Waltham Butternut Squash
Waltham Butternut Squash is an heirloom winter squash variety with heavy yields of 6 lb fruits on vigorous vines. Excellent storage potential — up to one year in most cases. Cucurbita moschata. 105 days to maturity.
30 seeds per packet
Be sure to check out our Winter Squash Growing Guide to learn how to successfully grow winter squash at home.
Waltham Butternut Squash is an heirloom variety that is time-tested and remains the gold standard among open-pollinated, butternut squash varieties. This variety produces large fruits with small seed cavities and plenty of delicious flesh for making roasted squash, pies, soups and more! Developed in Massachusetts, this variety was an AAS winner in 1970.
Waltham Butternut Squash produces vigorous vines that should be given plenty of room to grow. At full maturity, fruits will average 6 lbs each. This variety is known for its storage potential and ability to sweeten after harvesting. Fruits will actually have a sweeter flavor 2 months after harvesting when the sugars have had a chance to mature inside the fruit. The storage potential is long and can be over a year in some cases.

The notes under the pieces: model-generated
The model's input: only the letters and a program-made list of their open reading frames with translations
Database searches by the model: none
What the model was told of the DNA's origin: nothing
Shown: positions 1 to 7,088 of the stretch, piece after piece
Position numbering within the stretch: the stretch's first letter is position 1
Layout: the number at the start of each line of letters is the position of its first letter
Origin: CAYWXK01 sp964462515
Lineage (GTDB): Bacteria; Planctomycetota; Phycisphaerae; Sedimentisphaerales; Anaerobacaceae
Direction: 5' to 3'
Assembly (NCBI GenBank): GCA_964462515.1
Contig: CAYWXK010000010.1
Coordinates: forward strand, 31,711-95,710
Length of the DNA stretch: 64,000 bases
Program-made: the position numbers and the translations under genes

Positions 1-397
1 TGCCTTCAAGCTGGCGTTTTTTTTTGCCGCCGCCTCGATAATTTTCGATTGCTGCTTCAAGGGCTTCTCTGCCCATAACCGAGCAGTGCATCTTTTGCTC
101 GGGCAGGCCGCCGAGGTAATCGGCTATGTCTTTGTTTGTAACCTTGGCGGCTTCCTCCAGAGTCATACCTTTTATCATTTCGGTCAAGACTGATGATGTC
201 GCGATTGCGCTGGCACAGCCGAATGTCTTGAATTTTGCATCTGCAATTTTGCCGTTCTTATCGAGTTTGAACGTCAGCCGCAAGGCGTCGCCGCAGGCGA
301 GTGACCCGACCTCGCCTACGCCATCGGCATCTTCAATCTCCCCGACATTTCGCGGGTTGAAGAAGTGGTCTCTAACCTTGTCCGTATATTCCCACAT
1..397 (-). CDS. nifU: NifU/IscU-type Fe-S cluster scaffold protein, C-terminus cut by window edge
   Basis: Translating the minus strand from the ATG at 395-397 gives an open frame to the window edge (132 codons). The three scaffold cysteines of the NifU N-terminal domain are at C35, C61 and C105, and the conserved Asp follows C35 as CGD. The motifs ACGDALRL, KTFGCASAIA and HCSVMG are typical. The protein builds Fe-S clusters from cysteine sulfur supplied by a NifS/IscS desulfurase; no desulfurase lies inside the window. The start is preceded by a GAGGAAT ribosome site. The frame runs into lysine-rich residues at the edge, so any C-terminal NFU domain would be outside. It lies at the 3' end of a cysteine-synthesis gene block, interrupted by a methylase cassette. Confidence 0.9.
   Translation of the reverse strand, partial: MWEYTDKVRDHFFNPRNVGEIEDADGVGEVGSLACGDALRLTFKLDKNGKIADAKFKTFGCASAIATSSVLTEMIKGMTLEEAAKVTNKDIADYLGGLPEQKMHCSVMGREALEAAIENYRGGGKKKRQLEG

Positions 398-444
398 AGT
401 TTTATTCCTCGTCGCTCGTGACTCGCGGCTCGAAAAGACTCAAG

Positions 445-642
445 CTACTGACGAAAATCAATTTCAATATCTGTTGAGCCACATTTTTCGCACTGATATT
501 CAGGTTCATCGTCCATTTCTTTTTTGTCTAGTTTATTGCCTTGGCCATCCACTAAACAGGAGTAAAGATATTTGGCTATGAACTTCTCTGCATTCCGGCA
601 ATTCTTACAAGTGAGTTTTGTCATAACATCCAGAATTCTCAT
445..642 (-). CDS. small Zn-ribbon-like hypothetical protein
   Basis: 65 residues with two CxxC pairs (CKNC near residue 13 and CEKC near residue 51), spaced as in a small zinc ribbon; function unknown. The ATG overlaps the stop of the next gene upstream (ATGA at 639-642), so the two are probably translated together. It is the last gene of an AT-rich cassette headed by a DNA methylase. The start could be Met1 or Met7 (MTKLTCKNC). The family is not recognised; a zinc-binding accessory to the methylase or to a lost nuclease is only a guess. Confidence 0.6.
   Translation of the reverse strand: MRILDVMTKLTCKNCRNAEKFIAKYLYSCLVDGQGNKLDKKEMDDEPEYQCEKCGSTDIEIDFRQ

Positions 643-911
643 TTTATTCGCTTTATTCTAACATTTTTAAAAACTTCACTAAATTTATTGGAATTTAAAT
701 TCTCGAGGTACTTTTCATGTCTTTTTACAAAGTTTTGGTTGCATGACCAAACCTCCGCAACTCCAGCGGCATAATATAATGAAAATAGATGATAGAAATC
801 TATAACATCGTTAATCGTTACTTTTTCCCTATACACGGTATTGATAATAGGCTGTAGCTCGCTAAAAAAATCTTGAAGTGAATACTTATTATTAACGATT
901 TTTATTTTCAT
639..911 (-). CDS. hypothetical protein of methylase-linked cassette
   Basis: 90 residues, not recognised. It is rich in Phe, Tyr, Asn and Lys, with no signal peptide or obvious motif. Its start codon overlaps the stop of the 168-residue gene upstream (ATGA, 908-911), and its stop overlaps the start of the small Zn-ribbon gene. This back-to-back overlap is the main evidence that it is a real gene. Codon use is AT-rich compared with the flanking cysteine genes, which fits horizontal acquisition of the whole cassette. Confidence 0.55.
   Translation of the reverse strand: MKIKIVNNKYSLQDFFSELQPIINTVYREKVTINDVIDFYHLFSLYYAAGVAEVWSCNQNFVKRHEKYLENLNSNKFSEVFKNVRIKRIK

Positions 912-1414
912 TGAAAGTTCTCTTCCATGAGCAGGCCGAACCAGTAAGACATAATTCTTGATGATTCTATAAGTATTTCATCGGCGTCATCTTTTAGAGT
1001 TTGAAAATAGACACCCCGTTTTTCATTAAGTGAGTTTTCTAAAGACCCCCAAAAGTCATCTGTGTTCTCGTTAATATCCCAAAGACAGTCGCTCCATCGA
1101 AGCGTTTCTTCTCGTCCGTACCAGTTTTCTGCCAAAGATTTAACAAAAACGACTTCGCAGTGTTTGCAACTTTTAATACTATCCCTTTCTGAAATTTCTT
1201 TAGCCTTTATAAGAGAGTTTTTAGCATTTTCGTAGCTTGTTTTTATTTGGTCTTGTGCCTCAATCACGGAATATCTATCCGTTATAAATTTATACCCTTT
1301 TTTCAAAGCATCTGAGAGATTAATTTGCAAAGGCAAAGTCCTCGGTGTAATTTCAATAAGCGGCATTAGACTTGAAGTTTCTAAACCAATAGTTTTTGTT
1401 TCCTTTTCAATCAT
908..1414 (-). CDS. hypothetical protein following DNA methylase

Waltham Butternut Squash may be direct-seeded or transplanted, although we highly recommend direct seeding. To ensure a good stand, we recommend planting seeds every 12" along the intended row. Once plants emerge, thin plants to one every 2 feet. Winter Squash can be susceptible to plant diseases like downy mildew and powdery mildew if leaves receive excess moisture. As a result, we recommend using drip irrigation on winter squash to reduce plant moisture and feed plants more effectively. During periods of heavy rainfall, using a fungicide like Liquid Copper can help to alleviate disease pressure as well.
Winter Squash is a crop that will produce a one-time harvest at the end of the growing season. They should be harvested when plants die back and the fruits obtain their full color. Stem hardness is also an indication of fruit maturity. Once stems harden, fruits are ready for harvest using a set of pruning shears. Winter Squash can be stored in a cool, dry place for several months, depending on variety and sugar content. Once fruits are harvested, remove the plants from the garden to prevent any fungal spores from overwintering and becoming a problem in future years. Proper crop rotation is extremely important with all pumpkin varieties to reduce disease and pest pressure.
Waltham Butternut Squash Planting Information
Planting Method: direct seed
When to Plant: after last frost
Planting Depth: 1/2"
Seed Spacing: 18-24"
Row Spacing: 5-6'
Days to Maturity: 105
Disease Resistance: None